At the same time, five other lawyers from McCandlish, Lillard joined the prestigious 241-lawyer Richmond firm of Hunton & Williams, the largest Virginia law firm, and established a new Fairfax office. By this summer, the Richmond firm expects to have about 11 attorneys in Fairfax.
It's clear that they now see the need to have a presence here to protect their turf," said Walsh of Miles & Stockbridge. "Bond work for municipalities and litigation are examples of work that used to be done almost exclusively by the three or four biggest Richmond firms but now are increasingly being done in Northern Virginia."
Attorneys at Hunton & Williams said that opening a Fairfax office was a natural expansion of their business because the firm has several clients in the area. One of its partners, for example, is the general counsel to the planned Center for Innovative Technology, which the state hopes will serve as a magnet for still more high-technology businesses.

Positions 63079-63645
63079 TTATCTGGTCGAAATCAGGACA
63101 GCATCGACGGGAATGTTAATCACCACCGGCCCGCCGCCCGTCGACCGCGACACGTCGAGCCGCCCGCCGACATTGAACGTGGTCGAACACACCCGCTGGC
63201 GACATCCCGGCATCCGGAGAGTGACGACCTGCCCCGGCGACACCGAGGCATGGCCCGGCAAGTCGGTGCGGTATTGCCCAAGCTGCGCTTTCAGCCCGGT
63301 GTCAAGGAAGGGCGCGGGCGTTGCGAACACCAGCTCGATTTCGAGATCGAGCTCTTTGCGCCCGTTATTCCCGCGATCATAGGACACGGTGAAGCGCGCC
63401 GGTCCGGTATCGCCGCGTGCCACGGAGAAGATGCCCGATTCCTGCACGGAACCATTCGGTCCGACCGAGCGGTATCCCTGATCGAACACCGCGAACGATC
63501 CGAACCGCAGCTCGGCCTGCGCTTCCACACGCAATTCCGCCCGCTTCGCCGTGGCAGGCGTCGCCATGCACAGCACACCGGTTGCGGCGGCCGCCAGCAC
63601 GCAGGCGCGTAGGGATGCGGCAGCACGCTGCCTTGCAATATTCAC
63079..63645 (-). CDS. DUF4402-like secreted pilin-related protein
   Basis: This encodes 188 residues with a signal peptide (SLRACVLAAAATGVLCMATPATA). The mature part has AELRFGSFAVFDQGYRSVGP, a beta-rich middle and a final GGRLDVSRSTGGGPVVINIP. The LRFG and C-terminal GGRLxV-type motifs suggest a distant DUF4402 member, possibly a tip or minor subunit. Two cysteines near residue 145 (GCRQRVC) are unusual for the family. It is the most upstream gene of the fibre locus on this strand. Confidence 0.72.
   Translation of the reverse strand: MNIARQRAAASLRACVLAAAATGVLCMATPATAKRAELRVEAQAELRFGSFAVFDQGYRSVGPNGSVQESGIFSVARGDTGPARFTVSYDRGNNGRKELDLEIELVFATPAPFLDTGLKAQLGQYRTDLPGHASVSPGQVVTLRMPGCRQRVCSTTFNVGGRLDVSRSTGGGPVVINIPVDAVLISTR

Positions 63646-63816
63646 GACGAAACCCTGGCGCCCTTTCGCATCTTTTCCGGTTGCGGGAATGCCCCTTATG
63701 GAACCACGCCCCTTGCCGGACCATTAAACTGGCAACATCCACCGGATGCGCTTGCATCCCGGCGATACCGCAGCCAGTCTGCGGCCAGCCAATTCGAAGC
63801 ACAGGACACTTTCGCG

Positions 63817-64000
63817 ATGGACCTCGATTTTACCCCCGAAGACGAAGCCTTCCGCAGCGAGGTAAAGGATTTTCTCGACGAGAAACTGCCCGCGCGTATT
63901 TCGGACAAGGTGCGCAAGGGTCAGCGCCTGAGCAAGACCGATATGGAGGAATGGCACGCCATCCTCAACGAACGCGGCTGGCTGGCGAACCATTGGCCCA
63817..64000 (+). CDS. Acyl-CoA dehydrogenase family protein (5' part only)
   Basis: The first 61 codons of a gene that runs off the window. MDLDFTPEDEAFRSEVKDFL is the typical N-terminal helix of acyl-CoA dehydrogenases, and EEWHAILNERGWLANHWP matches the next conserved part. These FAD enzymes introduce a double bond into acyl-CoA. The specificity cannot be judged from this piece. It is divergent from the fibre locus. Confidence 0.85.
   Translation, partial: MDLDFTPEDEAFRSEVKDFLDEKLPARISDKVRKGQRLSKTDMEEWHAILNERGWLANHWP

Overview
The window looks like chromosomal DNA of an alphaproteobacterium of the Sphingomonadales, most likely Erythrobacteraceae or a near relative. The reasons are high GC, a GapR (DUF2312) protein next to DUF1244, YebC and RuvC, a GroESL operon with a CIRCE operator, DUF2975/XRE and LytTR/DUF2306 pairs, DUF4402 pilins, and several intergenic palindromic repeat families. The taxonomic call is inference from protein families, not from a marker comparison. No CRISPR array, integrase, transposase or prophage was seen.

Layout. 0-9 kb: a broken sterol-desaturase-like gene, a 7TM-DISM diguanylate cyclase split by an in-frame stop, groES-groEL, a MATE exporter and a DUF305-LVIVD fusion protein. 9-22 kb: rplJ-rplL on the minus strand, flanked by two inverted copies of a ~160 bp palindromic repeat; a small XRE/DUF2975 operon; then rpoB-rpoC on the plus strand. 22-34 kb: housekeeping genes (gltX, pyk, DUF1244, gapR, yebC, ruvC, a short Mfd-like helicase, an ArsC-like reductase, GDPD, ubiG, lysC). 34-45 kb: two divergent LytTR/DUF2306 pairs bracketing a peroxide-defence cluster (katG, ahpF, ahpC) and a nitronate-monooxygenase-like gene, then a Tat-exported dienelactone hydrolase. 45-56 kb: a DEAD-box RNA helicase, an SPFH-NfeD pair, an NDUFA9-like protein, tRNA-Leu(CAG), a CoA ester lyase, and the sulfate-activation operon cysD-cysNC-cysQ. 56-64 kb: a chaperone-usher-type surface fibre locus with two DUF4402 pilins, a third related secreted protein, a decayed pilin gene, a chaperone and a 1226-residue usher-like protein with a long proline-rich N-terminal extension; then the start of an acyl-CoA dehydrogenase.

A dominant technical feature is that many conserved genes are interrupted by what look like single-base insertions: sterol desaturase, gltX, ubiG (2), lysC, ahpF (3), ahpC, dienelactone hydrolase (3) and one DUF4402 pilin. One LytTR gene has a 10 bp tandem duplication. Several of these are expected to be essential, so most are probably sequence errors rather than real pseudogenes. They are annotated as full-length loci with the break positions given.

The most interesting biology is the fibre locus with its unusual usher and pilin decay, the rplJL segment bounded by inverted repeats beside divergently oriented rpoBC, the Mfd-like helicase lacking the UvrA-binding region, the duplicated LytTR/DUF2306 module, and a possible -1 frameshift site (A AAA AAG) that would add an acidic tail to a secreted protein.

"The basic reason we moved to Fairfax is that we had clients in Fairfax and there was also a great deal of new business here," said Michael Barr, a partner at Hunton & Williams.
Venable, Baetjer & Howard, a 100-year-old established Baltimore firm with about 150 lawyers, is another example of an urban firm moving into suburbia. Venable, Baetjer teamed up with a five-member Arlington firm, Dolan, Treanor, Murray & Walsh last year because of the "bright economic future" in Northern Virginia, said Gerard F. Treanor Jr., now a partner at Venable, Baetjer.
Merging urban and suburban law firms is not without its problems, and the difficulty of finding the perfect marriage between clients and practice has prevented some firms from consummating a deal.